Hydraulic roller spring selection

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Hydraulic roller spring selection

Post by Aussie Chrysler » Tue Nov 19, 2013 12:52 am

Original thread was here before it went a bit off topic (Coil bind versus max lift): viewtopic.php?f=1&t=37604

My original question was about minimum coil bind for a hydraulic roller setup (230/238@.050", .580/.600" in a smallblock Chrysler with Edelbrock heads - same 1.800" installed height as LS springs).

Current beehive springs (Pac 1218x - 140lb@1.800" and 313lb rate) aren't cutting it. Bought some Manley beehive springs (150lb@1.800 and 353lb rate) and the box recommends coil bind clearance of .050" and says only increase it by .050" "maximum if necessary" to prevent coil surge.

That's .050"-.100" recommended coil bind clearance.

So it looks like I will need to install these about 1.76"/1.78" in/ex to get within range (allowing up to .020" lost through pushrod geometry on a .580/.600" lift cam/rocker combo). That will give me seat pressures of about 160-165lb and open pressures of 360-365lb.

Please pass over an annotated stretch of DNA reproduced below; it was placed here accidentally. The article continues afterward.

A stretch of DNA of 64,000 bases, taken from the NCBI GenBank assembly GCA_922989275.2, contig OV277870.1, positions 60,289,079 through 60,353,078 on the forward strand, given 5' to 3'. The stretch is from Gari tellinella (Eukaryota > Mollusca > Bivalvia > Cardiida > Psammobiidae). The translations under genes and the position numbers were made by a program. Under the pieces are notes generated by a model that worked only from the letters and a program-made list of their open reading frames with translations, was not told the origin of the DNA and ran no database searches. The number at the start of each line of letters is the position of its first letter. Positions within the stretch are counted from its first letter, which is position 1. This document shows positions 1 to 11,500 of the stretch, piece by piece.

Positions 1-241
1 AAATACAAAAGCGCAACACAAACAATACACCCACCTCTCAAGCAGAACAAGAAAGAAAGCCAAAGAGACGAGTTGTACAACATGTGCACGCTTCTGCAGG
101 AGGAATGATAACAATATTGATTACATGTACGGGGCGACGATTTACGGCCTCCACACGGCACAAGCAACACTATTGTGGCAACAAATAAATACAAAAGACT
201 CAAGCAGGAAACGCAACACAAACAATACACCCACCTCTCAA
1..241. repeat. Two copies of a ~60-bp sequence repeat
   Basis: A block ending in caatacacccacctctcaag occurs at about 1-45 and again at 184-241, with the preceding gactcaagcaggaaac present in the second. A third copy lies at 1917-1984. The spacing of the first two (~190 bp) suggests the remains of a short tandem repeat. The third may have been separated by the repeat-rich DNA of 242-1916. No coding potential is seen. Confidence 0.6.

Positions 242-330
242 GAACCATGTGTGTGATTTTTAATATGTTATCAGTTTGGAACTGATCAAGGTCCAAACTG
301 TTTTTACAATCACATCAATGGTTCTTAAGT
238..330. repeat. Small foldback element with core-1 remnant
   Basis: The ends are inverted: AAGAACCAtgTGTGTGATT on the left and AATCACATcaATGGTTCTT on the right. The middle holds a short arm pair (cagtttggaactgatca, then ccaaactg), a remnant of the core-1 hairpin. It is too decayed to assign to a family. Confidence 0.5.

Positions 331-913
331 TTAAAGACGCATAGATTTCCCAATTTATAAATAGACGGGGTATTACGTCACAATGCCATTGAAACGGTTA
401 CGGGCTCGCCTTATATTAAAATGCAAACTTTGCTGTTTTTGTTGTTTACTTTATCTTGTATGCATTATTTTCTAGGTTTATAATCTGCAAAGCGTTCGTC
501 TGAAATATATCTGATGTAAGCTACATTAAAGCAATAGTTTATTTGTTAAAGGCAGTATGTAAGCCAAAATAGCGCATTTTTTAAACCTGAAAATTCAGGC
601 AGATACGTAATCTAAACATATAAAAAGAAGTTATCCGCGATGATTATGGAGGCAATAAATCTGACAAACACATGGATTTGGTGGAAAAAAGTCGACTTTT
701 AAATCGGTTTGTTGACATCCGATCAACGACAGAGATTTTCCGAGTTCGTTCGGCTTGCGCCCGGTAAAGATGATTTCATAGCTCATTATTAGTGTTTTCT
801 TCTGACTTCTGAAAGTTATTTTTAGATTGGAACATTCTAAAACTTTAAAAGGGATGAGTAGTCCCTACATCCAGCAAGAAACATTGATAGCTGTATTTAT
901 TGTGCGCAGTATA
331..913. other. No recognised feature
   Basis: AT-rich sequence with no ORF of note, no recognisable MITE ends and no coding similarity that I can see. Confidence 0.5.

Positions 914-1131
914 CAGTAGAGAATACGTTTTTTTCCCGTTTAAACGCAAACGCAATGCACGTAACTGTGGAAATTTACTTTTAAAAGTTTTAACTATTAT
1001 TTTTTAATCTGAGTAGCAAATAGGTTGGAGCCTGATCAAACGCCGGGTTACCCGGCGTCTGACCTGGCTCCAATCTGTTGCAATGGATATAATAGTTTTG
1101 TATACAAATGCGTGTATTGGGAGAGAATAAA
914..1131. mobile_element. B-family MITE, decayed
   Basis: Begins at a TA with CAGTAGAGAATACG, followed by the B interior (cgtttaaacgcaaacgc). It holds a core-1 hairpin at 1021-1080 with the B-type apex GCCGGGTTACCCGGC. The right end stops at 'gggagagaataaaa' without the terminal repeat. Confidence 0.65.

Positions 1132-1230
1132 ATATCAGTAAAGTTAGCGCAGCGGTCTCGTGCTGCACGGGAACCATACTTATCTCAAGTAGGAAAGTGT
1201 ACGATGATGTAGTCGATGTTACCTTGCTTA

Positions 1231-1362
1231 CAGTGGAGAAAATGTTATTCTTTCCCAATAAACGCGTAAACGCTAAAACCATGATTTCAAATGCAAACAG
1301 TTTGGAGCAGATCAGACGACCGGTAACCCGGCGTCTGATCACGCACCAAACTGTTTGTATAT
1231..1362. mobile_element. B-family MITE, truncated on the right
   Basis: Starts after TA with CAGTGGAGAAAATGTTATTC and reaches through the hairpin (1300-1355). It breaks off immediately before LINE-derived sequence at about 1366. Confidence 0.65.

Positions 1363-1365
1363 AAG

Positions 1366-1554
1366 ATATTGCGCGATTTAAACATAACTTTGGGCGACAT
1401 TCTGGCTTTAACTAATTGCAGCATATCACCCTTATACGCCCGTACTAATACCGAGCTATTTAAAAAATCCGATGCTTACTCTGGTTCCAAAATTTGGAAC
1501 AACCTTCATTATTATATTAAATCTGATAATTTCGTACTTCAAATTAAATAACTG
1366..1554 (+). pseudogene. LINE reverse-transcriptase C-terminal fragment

That shouldn't be too much seat pressure for a set of Crane retro hydraulic roller lifters, should it? Crane says its HR lifters are good for more than 360lbs of open pressure. This is for a street/strip car (11s) that sees a fair bit of cruising.

It's not too late for me to get a set of PSI LS1511ML springs (130lb@.1.800" and 384lb rate) and shim them to 1.750" for 150lb seat pressure and 365lb open pressure - same open pressure, but 15lb less seat pressure than the Manleys.

The current soft-rate (313lb) springs are good for about 6300rpm before things get unstable. I'm aiming for about 6800rpm with 2.05 valves in a 408 stroker. I reckon the 353lb springs with a little extra seat should do it, but are there any drawbacks to having too much seat pressure for the same open pressure? I've got decent .105" thickwall Trend 5/16" one-piece pushrods and solid T&D 1.65 rockers, so valve train flex shouldn't be a problem at those rates.

Thanks again.

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Re: Hydraulic roller spring selection

Post by user-3597028 » Tue Nov 19, 2013 1:59 am

If you think your rpm problem is related to the valve bouncing off the seat when closing, then increasing seat pressure is the answer.